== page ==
After three days packed with Republican stars peddling their latest book, 2016 presidential hopefuls vying for grassroots approval and business attire including tricorn hats and American flags, the long-awaited Conservative Political Action Conference presidential straw poll results are in.
Kentucky Sen. Rand Paul won over CPAC's right-wing activists for the third year in a row with more than a quarter of the votes.
"Since President Ronald Reagan, the Conservative Political Action Conference has been the gold standard on where conservatives stand," Paul said after the announcement of his victory. "The constitutional conservatives of our party have spoken in a loud and clear voice today. I plan on doing my part, and I hope you will join me as I continue to make the GOP a bigger, better and bolder party."
The conference, held by the American Conservative Union (ACU), chose Wisconsin Gov. Scott Walker as the second place winner, with the 2016 GOP hopeful raking in 21.4 percent.
Texas Sen. Ted Cruz and pediatric neurosurgeon Dr. Ben Carson finished in third (with 11.5 percent) and fourth (with 11 percent) place, respectively. Former Florida Gov. Jeb Bush came in fifth place at 8 percent.
Other Republican stars, like former Sen. Rick Santorum, Florida Sen. Marco Rubio and real estate mogul Donald Trump, rounded out the list of 17 potential candidates.
The poll results are the final culmination of a Maryland weekend loaded with heated speeches and the occasional conservative talk show host grilling. The invited speakers treat it as a testing ground for their 2016 messaging: Walker pitched his executive experience as foreign policy competence, Bush answered for his record on immigration and education reform, and everyone bashed presumptive Democratic presidential nominee Hillary Clinton.
It's the straw poll that launches a thousand spinoffs: attendees at CPAC spawn a drove of Twitter polls, official flash polls, even satirical troll polls. And the survey looms so large in the conservative imagination that veteran strategists have deemed it the "starting gun of the Republican primary campaign."
But while dispatches with the "Oxon Hill, Md." dateline overran Washington media outlets during the last few days, the confab's popularity obscures its actual predictive accuracy.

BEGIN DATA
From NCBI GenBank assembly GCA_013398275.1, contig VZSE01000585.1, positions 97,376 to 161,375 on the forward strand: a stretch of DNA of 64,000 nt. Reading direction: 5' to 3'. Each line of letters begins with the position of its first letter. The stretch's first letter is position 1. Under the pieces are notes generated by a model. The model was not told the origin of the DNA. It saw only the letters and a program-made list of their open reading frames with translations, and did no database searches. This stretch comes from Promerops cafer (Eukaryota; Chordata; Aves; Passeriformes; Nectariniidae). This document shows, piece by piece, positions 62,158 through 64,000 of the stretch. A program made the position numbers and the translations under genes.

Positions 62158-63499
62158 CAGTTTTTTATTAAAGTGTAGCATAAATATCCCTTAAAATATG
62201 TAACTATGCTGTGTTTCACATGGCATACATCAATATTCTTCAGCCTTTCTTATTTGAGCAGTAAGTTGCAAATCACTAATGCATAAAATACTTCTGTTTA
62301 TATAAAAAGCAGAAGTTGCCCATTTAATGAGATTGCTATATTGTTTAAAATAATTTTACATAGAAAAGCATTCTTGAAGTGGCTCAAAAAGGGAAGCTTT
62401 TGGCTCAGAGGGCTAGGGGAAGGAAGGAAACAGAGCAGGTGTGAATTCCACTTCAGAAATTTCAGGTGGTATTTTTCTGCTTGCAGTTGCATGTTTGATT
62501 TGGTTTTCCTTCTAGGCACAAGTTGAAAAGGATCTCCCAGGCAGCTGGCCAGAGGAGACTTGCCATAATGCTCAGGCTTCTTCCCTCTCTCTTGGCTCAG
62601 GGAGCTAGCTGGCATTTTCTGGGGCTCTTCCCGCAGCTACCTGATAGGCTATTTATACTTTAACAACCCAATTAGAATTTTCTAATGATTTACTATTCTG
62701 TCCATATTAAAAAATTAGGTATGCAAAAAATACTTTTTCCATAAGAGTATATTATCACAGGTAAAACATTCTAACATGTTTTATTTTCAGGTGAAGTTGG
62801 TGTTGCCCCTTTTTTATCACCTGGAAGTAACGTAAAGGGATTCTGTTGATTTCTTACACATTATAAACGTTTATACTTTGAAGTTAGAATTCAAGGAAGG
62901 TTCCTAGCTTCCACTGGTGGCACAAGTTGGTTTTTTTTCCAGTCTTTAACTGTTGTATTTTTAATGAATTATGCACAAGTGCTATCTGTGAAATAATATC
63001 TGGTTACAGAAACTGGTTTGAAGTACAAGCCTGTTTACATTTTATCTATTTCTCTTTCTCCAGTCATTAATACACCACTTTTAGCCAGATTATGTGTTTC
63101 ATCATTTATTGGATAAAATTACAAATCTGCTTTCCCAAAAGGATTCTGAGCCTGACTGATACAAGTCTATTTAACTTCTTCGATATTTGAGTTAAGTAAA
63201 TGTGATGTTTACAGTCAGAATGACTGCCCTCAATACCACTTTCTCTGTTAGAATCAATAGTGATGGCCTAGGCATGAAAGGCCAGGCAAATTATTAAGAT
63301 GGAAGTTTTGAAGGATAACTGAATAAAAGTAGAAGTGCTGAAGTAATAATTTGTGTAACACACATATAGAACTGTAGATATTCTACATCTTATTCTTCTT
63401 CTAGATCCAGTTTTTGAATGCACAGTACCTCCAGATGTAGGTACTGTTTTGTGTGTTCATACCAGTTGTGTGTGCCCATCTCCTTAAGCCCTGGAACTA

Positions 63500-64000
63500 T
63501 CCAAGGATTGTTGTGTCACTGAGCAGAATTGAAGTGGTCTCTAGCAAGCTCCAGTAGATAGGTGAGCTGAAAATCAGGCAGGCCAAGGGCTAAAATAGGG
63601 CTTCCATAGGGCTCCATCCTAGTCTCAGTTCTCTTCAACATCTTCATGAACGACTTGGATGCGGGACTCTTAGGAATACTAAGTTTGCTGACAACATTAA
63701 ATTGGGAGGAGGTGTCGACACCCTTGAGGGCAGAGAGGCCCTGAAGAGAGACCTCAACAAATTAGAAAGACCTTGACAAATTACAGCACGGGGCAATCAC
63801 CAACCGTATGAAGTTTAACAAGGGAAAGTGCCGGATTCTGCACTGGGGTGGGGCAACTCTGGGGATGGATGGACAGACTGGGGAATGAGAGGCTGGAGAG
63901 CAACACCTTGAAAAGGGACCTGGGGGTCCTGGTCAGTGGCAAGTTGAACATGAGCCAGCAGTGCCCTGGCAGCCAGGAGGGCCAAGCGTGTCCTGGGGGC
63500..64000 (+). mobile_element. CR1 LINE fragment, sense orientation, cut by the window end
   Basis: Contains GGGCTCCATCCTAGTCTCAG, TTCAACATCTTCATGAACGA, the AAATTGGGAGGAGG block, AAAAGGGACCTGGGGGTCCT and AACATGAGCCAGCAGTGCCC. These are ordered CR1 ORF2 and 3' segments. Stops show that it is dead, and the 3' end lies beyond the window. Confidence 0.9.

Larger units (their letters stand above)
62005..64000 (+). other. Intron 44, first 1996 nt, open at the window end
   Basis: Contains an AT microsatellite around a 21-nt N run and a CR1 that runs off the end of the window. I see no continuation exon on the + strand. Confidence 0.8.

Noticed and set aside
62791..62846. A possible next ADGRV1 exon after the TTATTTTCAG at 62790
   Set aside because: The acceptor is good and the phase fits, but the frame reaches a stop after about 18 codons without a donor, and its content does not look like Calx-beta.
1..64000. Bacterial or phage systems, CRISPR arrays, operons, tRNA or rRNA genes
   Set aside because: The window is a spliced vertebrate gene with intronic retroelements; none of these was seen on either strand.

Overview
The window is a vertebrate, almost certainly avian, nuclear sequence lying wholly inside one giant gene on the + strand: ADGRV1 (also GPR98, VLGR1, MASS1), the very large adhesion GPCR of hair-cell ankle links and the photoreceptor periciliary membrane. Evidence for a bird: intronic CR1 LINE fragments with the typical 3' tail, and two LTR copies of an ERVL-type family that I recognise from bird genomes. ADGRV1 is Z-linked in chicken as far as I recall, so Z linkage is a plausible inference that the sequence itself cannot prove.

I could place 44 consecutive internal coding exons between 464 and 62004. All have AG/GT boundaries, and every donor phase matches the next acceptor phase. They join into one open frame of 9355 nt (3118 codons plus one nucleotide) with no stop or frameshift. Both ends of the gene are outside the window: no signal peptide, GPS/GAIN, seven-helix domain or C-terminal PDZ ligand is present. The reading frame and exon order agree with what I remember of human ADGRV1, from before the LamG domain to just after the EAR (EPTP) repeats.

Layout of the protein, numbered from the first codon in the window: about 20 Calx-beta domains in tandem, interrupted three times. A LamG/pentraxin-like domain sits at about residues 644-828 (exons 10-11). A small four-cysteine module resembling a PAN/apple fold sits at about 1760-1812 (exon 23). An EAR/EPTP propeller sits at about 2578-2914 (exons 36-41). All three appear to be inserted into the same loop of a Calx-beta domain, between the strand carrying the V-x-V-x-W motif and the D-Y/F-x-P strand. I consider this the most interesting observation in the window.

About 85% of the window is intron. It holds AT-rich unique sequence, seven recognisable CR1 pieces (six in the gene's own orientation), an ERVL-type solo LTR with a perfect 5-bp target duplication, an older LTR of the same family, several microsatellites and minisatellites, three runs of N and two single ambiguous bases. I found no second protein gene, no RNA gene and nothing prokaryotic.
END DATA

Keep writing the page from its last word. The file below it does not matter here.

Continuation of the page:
"The track record of CPAC straw polls in predicting the Republican nominee is not a good one," American University political science professor Richard Benedetto told CBS News. "History shows us this starting in the 1980s. "
The polling data underscores this. According to a National Journal report, in 41 years of the poll's existence, only three presidential nominees have been winners of the survey. The winners in years past are typically a reflection of grassroots activism, with Paul leading the GOP pack in 2013 and 2014, rather than overall Republican sentiment.
Even months away from GOP primaries, the small sample doesn't hold up to national polling data. CBS News' latest election poll doesn't reflect CPAC's conservative hierarchy. In the nationwide CBS survey, Bush and Paul lead among self-identified Republicans, with 41 percent and 39 percent respectively.
Still, the ACU, which flashily advertises their headliners using adaptations of Avengers posters (complete with "Conservatives Assemble" tagline), gains a lot of press coverage from CPAC.
"First, the CPAC straw poll is a reflection of a candidate's ability to organize," Ian Walters, ACU's communications director, told CBS News. "On top of that, they have to be able to come here to this event and be able to connect with conservatives -- and the grassroots conservative movement."
The ACU bills itself as the "oldest and largest grassroots conservative organization in the nation," according to their website. And their reputation precedes them -- CPAC is indeed an activist stronghold and a bastion for grassroots campaigning.
But political experts say that it's not really a true representation of the Republican Party's demographics, nor does it actually reflect the voters who take part in the early primaries of presidential years.
"This is a strange part of the conservative base," CBS News' John Dickerson said of conference attendees. "It's kind of the smallest core of the conservative core, which is just a portion of the Republican group."
Over 3,000 registrants voted in CPAC's 2015 poll, with a plurality of those being 18-25 year-olds.